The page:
On Monday, for the first time so far, the whale and dolphin presentation was interrupted, very conveniently by a pod of dolphins breaching in the distance at the back of the ship. The deck watch also brought out the Common Dolphins as we made our way through the French islands off the coast of the Brittany peninsular. Later that afternoon we also caught a very quick glimpse of a Minke Whale however, as before, as soon as the camera was pointing in its direction, the whale did not surface again. I have now made it my aim to get a photo of a Minke before the summer is over.

Common dolphins

Common dolphins

Mating Common dolphins???

Mating Common dolphins???

Tuesday brought on a very busy day indeed, with a very calm sea state 1- it was whale watching heaven. There had been a few sightings before the deck watch, a blow during the presentation and a lot of splashing on the horizon. The first sighting of the deck watch was spotted by a very young passenger. The sun was shining off the back of a very large animal in the distance. My initial thought was that it could have been a Sei whale, however after closely looking at the photos, our final guess pointed towards a posible Northern Bottlenose Whale however it is not certain. Please do let me know what you think.

Posible Northern bottlenose whale?

Posible Northern bottlenose whale?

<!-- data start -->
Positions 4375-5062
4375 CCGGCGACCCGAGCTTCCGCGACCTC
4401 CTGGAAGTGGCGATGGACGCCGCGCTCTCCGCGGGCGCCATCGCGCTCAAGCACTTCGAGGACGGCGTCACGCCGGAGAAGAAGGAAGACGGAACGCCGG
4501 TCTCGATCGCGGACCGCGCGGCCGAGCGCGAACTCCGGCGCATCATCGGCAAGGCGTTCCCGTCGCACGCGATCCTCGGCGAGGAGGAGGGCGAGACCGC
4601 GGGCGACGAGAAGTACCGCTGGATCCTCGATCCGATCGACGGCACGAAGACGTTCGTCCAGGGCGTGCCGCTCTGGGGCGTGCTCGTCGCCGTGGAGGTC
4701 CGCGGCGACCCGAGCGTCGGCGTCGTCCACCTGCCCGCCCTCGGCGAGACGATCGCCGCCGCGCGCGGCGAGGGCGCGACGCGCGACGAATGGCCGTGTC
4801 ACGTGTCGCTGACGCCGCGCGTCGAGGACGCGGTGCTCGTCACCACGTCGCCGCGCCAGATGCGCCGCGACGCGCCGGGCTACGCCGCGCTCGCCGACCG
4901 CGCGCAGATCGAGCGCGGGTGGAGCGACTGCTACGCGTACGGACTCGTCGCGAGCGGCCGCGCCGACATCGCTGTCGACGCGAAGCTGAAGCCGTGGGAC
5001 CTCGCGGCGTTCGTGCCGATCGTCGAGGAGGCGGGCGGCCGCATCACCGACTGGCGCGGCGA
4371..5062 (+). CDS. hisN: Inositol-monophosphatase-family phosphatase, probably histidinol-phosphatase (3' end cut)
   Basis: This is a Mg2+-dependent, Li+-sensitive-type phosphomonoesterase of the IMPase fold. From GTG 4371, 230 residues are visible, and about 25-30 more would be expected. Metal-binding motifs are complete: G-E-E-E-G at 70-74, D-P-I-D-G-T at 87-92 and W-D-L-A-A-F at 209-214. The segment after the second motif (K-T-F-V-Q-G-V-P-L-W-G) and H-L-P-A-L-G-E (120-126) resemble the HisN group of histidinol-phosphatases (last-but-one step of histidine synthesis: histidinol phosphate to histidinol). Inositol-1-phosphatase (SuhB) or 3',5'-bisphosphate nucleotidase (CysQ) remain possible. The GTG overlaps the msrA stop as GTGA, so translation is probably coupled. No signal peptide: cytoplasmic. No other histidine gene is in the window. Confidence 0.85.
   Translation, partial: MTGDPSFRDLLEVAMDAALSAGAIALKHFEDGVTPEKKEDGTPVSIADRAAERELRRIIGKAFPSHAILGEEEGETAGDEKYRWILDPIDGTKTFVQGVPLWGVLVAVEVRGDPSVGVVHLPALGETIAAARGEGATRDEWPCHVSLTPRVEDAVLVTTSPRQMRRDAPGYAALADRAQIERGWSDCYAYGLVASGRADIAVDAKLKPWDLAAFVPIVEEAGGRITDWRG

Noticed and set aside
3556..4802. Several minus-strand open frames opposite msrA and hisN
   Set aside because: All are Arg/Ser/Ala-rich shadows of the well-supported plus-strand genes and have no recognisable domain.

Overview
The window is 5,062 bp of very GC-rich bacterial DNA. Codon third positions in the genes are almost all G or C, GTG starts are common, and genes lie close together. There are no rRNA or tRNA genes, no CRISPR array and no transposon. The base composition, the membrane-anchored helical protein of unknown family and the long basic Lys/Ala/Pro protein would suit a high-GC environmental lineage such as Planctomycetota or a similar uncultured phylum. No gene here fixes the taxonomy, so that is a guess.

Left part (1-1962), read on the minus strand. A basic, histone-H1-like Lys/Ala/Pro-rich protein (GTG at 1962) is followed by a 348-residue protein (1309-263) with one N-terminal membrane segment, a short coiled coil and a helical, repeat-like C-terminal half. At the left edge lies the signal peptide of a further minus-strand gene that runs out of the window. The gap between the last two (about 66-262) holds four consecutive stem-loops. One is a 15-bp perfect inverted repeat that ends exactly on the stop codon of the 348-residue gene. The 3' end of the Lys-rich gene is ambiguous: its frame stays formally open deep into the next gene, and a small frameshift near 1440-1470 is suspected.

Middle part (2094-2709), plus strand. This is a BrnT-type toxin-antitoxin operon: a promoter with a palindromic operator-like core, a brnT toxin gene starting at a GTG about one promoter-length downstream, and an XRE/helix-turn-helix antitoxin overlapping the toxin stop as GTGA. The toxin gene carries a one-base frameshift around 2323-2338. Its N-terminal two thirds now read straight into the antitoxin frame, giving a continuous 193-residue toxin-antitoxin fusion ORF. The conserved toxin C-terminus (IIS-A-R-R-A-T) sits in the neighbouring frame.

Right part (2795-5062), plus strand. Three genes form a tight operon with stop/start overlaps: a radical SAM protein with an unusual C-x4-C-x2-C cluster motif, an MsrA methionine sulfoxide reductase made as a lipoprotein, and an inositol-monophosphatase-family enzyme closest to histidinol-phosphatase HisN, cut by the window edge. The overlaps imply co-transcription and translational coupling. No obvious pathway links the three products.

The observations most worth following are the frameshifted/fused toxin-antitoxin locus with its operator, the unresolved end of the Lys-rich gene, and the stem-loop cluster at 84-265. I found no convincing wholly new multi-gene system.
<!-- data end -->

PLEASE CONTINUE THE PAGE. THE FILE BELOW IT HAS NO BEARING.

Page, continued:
This animal was, a few minutes later, followed by a possible and very distant Pilot Whale.

Fin whale

Pilot whale

Nearly an hour later a pod of very inactive Bottlenose Dolphins casually swim past.

First Bottlenose dolphin pod

First Bottlenose dolphin pod

There was a lot of splashing from all manner of different sized animals throughout the early afternoon, none of which were closer than 800m and many of them didn’t show much of themselves at all.  Most of these sightings unfortunately had to go down as unidentified.

Distant splashing

Distant splashing

All this activity had attracted quite an audience and I was joined by many very keen wildlife watchers. We were all hoping for a closer sighting of any cetacean and our patience was soon paid off as an hour after the last unidentified splashing, a very large pod of Bottlenose Dolphins, with calves, shoot themselves out of the water as they started to bow ride right next to the ship.

Second pod of Bottlenose

Second pod of Bottlenose

Bottlenose

Bottlenose

A lot more distant and unfortunately unidentified splashing took place far out in the distance. We soon approached the continental shelf, the sea state picked up to a 3, with a few white caps to the waves, however this did not stop the Common Dolphins coming out in force to bow ride next to the ship surrounded by Cory’s shearwaters. Later on we were also joined by some Great Shearwaters.

Cory's shearwater

Cory’s shearwater

Common dolphin bow riding

Common dolphin bow riding

Breaching Common dolphin

Breaching Common dolphin

Great shearwater

Great shearwater

A wonderful way to end the week! Thank you to all the very eager passengers who kept me company out on deck.

Don’t forget you can support ORCA by becoming a member for as little as £3!  We have also just launched a new fundraising event the ‘ORCA Challenge 2014’Register your fundraising activity for ORCA and you could win a year’s membership, a place on a Marine Mammal Surveyor Course and a return channel crossing with Brittany Ferries! Good luck!

 

Becky